Unemployment in this country is 7.6 percent, a 16 year high. And the future looks bleak.
Economists expect it to climb to perhaps 10 percent by springtime.
At one unemployment office in the Chicago area, every person has a story.
Vincent Tipton was a long-time steel worker in Chicago.
"It's hard. I don't even know where I'm going to start looking," said Tipton.
Gao Qiu is an architect.
"I still had a glimpse of hope it wouldn't be me, but still it happened," said Qiu.
And Andre P., a national sales representative, once pulled in $100,000 a year. It's his first time in an unemployment office.
"I've always had cash reserves on-hand. I've always been employed to be quite frank," said Andre P.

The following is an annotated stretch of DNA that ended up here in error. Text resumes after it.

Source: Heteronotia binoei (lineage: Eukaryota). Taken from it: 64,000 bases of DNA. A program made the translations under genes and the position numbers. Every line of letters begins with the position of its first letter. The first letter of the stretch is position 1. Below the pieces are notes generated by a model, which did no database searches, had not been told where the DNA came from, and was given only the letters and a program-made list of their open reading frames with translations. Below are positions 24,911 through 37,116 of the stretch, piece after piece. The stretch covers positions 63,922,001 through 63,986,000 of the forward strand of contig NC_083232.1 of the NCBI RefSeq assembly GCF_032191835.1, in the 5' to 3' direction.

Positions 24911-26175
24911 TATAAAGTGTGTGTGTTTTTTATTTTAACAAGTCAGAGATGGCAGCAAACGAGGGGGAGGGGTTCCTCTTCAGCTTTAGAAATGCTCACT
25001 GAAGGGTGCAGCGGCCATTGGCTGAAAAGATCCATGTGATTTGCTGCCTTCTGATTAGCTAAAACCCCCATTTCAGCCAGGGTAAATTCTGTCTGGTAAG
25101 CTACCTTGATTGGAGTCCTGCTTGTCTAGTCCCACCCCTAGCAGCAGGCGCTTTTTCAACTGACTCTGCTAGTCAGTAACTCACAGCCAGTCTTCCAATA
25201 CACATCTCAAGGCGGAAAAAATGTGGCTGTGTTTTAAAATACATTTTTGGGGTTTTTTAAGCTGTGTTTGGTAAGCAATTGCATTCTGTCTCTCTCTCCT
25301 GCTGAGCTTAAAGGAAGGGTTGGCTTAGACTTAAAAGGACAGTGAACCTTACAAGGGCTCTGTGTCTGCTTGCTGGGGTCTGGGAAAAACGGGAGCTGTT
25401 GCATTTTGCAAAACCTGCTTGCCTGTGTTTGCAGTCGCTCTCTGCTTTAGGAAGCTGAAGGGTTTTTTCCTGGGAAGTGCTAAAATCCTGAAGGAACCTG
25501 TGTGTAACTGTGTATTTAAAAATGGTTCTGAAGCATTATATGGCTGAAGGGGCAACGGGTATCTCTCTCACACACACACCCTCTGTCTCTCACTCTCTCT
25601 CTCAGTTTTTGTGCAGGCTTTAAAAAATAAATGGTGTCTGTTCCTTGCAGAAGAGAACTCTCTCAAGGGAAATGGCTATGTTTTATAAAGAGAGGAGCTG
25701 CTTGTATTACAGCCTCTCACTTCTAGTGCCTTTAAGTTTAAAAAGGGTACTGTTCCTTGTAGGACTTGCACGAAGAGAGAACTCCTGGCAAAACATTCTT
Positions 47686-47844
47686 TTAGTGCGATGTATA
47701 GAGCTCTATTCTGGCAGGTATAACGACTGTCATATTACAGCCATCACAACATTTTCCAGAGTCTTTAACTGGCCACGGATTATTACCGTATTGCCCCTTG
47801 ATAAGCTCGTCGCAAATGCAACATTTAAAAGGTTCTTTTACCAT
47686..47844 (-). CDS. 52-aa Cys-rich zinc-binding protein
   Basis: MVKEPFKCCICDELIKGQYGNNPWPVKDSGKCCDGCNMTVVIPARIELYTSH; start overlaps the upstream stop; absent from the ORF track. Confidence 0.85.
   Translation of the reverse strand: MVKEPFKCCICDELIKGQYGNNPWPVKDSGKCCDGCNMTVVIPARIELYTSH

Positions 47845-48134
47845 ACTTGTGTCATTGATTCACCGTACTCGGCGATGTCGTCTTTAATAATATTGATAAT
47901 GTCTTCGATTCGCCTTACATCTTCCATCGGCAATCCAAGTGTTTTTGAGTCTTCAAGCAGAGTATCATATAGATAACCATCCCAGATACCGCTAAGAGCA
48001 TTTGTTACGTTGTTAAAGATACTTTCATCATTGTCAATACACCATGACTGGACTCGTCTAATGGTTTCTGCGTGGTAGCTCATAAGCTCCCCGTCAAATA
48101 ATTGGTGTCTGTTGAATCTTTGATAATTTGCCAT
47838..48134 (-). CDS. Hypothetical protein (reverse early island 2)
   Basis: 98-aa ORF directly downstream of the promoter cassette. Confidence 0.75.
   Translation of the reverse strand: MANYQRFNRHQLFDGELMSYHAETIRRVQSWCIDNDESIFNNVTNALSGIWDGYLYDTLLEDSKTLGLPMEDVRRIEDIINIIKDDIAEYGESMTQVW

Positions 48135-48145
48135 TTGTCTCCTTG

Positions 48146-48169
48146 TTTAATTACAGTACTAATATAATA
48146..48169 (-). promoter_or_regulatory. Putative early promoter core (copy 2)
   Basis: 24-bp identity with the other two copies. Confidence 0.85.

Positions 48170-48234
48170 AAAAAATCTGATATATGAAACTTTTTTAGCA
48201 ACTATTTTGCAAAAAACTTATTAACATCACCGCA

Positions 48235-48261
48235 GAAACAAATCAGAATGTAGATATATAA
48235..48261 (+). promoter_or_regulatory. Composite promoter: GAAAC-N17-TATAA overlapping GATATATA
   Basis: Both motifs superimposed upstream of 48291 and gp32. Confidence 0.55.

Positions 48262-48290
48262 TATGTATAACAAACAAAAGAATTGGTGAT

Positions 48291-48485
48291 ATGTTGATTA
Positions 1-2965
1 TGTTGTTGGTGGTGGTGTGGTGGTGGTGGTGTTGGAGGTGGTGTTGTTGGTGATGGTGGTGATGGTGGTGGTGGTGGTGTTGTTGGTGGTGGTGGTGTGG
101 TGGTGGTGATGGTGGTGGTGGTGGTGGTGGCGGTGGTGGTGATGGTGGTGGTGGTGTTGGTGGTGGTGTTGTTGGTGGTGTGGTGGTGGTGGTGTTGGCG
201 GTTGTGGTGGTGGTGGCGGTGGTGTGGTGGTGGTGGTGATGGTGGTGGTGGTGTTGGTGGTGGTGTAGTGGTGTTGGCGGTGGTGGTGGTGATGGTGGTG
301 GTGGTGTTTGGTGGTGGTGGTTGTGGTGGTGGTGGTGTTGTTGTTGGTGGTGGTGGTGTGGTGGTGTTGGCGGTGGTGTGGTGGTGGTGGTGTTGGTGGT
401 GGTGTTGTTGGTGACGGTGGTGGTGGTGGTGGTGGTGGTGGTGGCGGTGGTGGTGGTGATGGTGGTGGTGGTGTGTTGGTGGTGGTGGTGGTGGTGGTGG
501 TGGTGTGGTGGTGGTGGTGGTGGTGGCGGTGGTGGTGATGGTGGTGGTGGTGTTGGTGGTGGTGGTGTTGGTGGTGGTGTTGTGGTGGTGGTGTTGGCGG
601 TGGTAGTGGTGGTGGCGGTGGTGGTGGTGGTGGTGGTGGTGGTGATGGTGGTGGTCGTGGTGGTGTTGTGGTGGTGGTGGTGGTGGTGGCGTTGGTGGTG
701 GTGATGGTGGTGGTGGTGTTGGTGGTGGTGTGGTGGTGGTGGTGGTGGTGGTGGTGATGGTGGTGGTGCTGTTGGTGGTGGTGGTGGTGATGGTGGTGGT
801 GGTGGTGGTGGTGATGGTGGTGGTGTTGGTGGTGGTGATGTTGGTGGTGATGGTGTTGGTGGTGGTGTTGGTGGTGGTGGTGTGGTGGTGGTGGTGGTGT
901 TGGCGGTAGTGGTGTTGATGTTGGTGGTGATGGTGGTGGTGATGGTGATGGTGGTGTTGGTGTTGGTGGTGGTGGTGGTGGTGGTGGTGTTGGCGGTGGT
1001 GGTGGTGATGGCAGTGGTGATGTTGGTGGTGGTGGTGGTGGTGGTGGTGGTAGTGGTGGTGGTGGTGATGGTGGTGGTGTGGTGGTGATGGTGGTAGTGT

That's the story for thousands of workers.
Illinois lost 100,700 jobs from December 2007 to December 2008. The hardest hit areas are construction, trade and transport, and manufacturing.
Employment expert John Challenger says if you're out of work act now.
"This is not a time to delay. Be open to changing industries, even moving locations if you have to, in this tough economy. Maybe take a part-time job, use it as an addition for a full-time job but get to back to work right now," said John Challenger of Challenger, Gray and Christmas.
And part-time work is available. The CTA has a job fair Saturday and expects to hire as many was 300 bus drivers this year.
"They're good jobs. Starting pay is nearly $18 an hour?and as they progress, they can make more than $25 dollars an hour," said Noelle Gaffney, CTA spokewoman.
From drivers to tech jobs.
In Naperville, a engineering firm is searching for workers interested in nuclear power plants.
Dozens of prospective employees showed up. And with the unemployment rate continuing to climb more and more workers will search for new opportunities.
Analysts say it could be two years at the earliest, before we notice any improvement for jobs.